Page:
• News that goes beyond press releases – find everything written about your product and make it available on your product pages.   Think of it as a reading room, or “In the Press.”
  • Provide open discourse from your knowledge matter experts – blogging, case studies, etc.  The perception still at most companies is that their information is a proprietary resource.  By allowing them to speak on issues in your industry, you create customer good will, and become the go to voice in your industry.  Think of Robert Scoble at Microsoft – if they can do it, you can.
  • Consider giving a semi-authoritative voice to authorities within the customer base.  Possibly allow customers to blog under the corporate auspices. 
  • Think about the Ombudsman model at newspapers – have someone who’s job it is to represent the customers internally, and make their position highly visible on the site.
  • No more hand shakes, no more group hugs – watch the stock photos, if you can’t find an image that helps to get your message across, it’s time to look at your message.

Reading:

Why Web 2.0 is important to corporate websites
The Death of the Corporate Website

4 Replies to “Jeremiah Owyang – Web Strategy: How to evolve your irrelevant corporate website”

  1. Many people have commented on that post, but yours really rises above many, great analysis, I can tell that you’re like me –from the trenches.

    The community resource website is a reality, in fact, I did it while at Hitachi.

    This Industry (note, I didnt say Hitachi) Wiki was intended to be a resource to all people in the industry. Competitors, Analysts, Customers, and Employees —everyone. and without bias.

    As a result, it became one of the first sources of information to go and find info about other sources –a trusted source. The benefits were to me, that I gained the trust of the community, built real-world relationships, and still have many of them as friends today. (including former competitors)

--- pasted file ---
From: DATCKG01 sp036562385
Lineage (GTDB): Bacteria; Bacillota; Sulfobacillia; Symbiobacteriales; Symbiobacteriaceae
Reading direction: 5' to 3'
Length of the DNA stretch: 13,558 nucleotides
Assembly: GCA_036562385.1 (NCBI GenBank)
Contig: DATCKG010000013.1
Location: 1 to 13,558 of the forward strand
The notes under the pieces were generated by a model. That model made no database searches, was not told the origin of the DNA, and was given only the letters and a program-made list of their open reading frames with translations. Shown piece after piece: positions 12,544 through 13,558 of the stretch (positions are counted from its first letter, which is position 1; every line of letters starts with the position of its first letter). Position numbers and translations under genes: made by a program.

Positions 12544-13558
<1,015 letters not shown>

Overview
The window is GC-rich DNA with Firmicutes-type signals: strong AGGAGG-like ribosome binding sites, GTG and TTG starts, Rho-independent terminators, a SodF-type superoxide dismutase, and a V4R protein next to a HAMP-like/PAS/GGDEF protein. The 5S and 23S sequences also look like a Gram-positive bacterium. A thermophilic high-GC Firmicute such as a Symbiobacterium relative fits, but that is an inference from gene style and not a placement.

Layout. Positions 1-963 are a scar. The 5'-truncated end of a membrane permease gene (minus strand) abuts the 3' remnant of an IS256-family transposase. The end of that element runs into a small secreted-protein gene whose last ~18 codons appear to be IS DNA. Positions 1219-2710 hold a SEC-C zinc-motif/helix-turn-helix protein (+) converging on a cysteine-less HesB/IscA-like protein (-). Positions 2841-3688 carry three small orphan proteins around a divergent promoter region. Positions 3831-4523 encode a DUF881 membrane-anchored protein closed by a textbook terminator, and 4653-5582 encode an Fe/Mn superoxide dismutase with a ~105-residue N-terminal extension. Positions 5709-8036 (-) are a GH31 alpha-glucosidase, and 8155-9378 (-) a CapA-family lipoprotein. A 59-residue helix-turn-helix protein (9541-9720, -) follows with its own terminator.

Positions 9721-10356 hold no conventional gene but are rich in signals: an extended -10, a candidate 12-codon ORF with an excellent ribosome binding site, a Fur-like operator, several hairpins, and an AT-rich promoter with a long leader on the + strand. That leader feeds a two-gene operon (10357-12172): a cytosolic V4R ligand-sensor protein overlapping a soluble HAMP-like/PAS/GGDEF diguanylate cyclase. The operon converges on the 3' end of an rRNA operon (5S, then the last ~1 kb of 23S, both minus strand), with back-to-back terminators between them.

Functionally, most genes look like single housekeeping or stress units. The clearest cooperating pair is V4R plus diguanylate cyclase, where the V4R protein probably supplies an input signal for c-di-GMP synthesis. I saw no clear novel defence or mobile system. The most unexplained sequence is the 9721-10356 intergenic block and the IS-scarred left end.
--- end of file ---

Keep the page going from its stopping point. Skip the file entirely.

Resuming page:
Check it out at
    http://storagebloggers.pbwiki.com/

    Also see Dell’s Ideastorm and Microsoft Channel 9

  2. So, if I link to this one, think we can keep the hat going around? 😉

    But, seriously – Re news: let’s be very clear. A press release in and of itself is NOT news. In fact, most releases are anything but. People should focus on doing something newsworthy – and that means worthy of talking about anywhere – dead tree media, blogs, and web sites. “Quick! Mary! We need a press release!” isn’t the answer to getting the word out.

    Some (most) of the best PR is done with nary a press release. It’s about knowing the right people and having the right things to say.

  3. May the circle be unbroken…;-)

    Right – I rarely bother suggesting “let’s drop the press releases” anymore because it ends in a squabble with someone who’s been handling the press release for 25 years. And for those in industries that still have viable print trade rags, it can be one way to keep your name in them.

    The thing that gets me is the “Gee gang, let’s do a press release” mentality. They generally aren’t relevant, your customers don’t generally read them. Customer like action rather than words.